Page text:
What was it like to harvest the hay crop in Fife in olden days when the horse ruled and there was little machinery – no horse rakes, bogies, hay turners and the like?
The Board of Agriculture and Internal Improvement published the county agricultural surveys of agriculture for each county in Britain between 1794 and 1817. It includes accounts of agricultural activities, tools and implements. The following is an account of the hay harvest in Fife in 1800.
“Hay harvest begins in July, sooner or later, according as the season is more or less favourable. In hay making, two things are chiefly attended to;-first, the time of cutting; and, secondly, the hammer of winning or drying the hay. When the rye-grass is sown with a view to save the seed, as soon as it is fully ripe, it is cut and bound up in sheaves, dried in stocks, and put up in stacks like barley or oats. But if hay only be the object, it is cut down at least a fortnight before it be ripe, and while the seed is not yet in a state to be easily separated from the straw. Several advantages arise from this practice. The hay will be much superior in quality than when allowed to be fully ripe; will have a better flavour, and possess more of the natural juices. When completely ripened, before it be cut, the seed is apt to be mostly lost in the process of winning, stacking, cutting down again, and carrying to the rack or hay-loft. And this kind of grass, when fully ripe, and deprived of the seed, is a little superior to oat-straw. Another advantage is, that, by cutting before it be ripe, the ground will be less exhausted. When plants of any kind are allowed to run to seed, the leaves fall or wither; and the stem grows dry and hard, and consequently incapable of deriving any further nourishment from the air. The soil, therefore, being now obliged to supply the whole food necessary for maturing and perfecting the plants, must be greatly scourged and exhausted. This injury to the ground will be prevented by removing the crop before it be fully ripe. Another advantage, derived from early cutting, is, that the succeeding crop of clover will be more forward and more luxuriant, and the rye-grass, springing again, will render it more weighty and abundant. And, which is of no small consequence, if the whole second crop shall not be necessary for green food, more time will be allowed for making it into hay. Perhaps the best method of managing this, to make it rather more than half dry, and then mix it intimately with fresh old straw, and put it up into a stack. It will, in this state, make excellent winter food for cattle.
The mode of winning hay is not uniform; but is generally regulated by the kind and nature of the grass, and the state of the weather. Sometimes hay from the seed, such as clover and rye-grass, is allowed to lye in the swathe for a few days after it is cut; and then, if the weather has been, and still continues to be dry, it is put into large cocks or tramp ricks in the field. Others, after allowing it to remain in the swathe for a short time, wither turn it over or spread it out on the morning of a dry day, and, on the afternoon, put it into large costs; after which, as soon as it is judged sufficiently dead, it to brought to the barn-yard and stacked. The former method requires less labour; and, therefore, when circumstances will permit, ought to be preferred. But should it meed with much rain in the swathe, and should it, at the same time, contain a large proportion of clover, it will be necessary, at all events, to spread it out. In such circumstances, should it be allowed to continue long in the swathe, it would come so close together, that the air could not easily penetrate it: It would become yellow, and lose its flavours before it could be dried. Repeated showers, or a long continuance of heavy rains, will do less harm to hay when spread, than when lying in the swathe, orin small cocks.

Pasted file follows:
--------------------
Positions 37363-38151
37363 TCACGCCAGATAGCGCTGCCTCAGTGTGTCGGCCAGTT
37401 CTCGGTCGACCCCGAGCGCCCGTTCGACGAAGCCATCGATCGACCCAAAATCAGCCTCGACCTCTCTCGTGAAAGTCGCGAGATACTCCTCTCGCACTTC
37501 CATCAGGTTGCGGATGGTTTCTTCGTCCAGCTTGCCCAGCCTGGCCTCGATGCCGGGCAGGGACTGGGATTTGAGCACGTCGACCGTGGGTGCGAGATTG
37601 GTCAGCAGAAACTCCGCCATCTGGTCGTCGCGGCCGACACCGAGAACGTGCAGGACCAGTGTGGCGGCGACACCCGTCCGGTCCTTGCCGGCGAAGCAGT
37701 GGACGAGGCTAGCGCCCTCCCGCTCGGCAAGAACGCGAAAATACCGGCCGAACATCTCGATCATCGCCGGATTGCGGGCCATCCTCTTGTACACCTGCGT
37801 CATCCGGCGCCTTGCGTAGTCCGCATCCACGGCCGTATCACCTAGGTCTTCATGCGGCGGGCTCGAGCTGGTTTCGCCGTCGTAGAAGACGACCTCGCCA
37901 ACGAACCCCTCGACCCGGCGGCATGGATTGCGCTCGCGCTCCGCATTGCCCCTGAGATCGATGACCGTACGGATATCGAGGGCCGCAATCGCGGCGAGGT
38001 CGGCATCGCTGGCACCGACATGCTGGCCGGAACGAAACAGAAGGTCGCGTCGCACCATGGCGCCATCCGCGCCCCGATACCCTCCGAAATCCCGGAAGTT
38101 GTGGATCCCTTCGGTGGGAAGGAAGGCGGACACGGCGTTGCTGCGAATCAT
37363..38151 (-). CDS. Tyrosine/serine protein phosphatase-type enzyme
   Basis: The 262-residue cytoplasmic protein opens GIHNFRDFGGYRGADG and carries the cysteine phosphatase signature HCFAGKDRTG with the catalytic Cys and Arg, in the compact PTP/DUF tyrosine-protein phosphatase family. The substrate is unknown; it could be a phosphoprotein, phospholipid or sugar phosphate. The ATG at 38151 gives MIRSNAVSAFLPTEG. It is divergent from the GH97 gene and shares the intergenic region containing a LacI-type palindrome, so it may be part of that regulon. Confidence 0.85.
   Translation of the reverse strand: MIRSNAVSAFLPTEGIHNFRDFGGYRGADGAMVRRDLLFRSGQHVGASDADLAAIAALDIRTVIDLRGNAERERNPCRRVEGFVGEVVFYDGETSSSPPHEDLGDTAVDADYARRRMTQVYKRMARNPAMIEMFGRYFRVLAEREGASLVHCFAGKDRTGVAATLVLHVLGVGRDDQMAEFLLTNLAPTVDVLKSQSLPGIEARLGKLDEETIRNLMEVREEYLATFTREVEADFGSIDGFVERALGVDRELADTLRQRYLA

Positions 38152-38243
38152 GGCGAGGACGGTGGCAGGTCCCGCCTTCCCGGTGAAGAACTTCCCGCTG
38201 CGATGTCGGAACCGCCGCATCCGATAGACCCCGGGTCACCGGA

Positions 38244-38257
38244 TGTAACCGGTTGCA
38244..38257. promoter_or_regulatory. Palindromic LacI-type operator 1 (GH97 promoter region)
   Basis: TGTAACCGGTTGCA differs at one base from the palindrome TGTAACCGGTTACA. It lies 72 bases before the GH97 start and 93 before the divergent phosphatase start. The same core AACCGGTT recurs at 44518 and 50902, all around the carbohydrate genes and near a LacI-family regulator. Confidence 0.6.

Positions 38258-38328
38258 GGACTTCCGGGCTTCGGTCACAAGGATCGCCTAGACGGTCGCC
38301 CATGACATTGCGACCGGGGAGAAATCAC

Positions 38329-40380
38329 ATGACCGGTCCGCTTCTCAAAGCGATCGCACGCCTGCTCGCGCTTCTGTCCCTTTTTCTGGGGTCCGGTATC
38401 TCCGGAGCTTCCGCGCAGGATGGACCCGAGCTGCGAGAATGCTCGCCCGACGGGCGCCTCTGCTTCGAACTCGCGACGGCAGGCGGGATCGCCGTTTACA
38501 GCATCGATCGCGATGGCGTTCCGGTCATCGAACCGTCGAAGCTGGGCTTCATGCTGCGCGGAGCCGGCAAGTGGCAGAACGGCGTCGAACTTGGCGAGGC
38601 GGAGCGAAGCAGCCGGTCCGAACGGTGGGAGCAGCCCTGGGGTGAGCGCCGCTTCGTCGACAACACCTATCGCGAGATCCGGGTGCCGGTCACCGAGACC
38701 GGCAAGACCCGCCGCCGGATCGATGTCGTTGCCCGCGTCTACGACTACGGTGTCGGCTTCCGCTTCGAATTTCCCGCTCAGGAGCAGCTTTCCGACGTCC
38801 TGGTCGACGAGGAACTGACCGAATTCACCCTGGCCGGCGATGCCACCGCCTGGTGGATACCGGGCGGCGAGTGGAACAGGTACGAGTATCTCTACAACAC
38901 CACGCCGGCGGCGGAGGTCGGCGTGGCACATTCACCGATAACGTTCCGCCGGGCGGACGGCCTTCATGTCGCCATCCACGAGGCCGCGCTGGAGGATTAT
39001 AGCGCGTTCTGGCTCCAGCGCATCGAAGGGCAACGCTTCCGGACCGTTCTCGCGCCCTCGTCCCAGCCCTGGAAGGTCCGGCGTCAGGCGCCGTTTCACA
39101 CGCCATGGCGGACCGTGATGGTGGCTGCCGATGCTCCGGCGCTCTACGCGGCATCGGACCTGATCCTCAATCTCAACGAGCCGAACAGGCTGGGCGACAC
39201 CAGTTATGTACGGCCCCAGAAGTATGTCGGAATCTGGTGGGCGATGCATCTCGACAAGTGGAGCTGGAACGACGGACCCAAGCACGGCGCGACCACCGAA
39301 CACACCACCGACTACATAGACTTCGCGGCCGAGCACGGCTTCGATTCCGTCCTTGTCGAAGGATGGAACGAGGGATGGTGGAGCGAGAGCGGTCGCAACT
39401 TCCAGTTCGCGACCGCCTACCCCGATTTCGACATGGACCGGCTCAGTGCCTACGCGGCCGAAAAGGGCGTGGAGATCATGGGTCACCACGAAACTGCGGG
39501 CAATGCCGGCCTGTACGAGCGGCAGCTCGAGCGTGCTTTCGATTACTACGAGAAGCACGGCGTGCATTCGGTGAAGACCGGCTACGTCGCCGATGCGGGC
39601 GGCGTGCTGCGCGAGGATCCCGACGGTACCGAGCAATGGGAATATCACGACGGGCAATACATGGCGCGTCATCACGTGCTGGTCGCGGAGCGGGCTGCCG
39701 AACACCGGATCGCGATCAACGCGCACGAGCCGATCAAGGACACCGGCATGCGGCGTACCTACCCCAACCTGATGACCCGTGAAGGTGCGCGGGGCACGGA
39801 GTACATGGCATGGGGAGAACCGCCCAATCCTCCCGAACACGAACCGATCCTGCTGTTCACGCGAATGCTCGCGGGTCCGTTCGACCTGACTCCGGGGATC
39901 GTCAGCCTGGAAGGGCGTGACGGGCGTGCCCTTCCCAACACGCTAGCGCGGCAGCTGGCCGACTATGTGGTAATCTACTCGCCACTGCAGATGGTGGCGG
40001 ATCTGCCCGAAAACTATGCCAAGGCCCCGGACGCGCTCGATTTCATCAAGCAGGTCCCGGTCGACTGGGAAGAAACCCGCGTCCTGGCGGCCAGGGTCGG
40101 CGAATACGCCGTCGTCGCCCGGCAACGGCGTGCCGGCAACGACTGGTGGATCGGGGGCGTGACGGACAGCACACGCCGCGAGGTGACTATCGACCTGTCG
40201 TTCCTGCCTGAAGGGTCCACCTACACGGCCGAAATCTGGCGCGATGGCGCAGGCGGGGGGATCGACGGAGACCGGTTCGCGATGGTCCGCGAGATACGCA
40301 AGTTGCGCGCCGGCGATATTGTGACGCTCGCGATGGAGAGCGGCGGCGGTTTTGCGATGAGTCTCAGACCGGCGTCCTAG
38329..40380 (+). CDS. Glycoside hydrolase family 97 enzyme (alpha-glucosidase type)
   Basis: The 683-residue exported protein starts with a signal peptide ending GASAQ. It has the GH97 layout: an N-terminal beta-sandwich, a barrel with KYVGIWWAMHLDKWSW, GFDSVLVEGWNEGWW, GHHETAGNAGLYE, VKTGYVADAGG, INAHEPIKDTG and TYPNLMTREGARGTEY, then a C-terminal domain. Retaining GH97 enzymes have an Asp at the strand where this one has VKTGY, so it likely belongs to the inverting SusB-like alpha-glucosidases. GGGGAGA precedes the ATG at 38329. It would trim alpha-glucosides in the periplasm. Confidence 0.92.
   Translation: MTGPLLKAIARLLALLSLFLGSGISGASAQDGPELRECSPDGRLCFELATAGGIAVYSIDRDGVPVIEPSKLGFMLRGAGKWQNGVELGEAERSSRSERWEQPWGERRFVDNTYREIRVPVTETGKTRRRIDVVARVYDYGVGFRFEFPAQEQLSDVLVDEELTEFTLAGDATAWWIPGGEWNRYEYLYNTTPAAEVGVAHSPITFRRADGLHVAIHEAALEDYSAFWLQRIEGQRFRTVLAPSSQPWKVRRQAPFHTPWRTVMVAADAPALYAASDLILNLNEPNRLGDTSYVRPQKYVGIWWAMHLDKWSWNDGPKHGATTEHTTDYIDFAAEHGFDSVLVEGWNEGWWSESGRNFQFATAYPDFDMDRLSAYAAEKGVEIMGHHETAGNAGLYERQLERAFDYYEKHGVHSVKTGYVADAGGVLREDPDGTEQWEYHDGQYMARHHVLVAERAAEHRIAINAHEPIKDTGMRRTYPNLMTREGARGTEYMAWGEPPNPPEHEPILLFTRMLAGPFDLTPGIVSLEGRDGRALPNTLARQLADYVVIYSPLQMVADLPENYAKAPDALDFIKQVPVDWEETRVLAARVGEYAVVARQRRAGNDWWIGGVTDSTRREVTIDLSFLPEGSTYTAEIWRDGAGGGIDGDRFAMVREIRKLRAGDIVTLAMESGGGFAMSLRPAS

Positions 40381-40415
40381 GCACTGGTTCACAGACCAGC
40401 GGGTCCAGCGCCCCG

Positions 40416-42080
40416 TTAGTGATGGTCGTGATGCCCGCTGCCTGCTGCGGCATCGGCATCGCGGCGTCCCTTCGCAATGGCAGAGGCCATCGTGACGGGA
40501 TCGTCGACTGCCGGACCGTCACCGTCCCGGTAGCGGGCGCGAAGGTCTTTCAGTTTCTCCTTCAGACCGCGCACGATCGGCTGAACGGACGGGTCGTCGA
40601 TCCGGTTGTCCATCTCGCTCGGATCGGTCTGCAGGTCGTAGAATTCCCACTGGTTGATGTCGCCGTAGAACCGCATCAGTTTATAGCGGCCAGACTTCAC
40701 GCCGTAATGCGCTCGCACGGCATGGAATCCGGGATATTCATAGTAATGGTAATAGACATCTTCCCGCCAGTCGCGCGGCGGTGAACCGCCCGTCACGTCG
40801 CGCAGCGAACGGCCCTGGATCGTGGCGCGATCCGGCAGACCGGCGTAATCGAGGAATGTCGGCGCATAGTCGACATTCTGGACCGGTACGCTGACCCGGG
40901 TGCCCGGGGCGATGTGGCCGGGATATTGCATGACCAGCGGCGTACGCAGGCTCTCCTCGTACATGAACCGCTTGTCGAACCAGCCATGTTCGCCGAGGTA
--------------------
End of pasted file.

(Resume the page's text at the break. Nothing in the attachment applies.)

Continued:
Natural grass, or meadow-hay, from its softness, and consequent closeness, when thrown off the scythe, will not admit of the same method of winning as rye-grass. The practice, therefore, is, to spread it soon after it is cut, and to turn it repeatedly at proper intervals. As soon as it is tolerably dry, it is put into cocks of a moderate size, which, if the weather continue favourable, are not spread out again, but turned over and increased in size, by putting two into ne; and then, when sufficiently dry, they are put together in tramp ricks, containing from 50 to 80 stones, neatly formed, and made fast with ropes, to secure them against the weather.
Heating in the stack, to a certain degree, is reckoned no advantage to hay, if this be occasioned by its own natural sap, but if by rain, the effect is otherwise.”
The photographs were taken at the Fife Vintage Agricultural Machinery Rally, June 2014.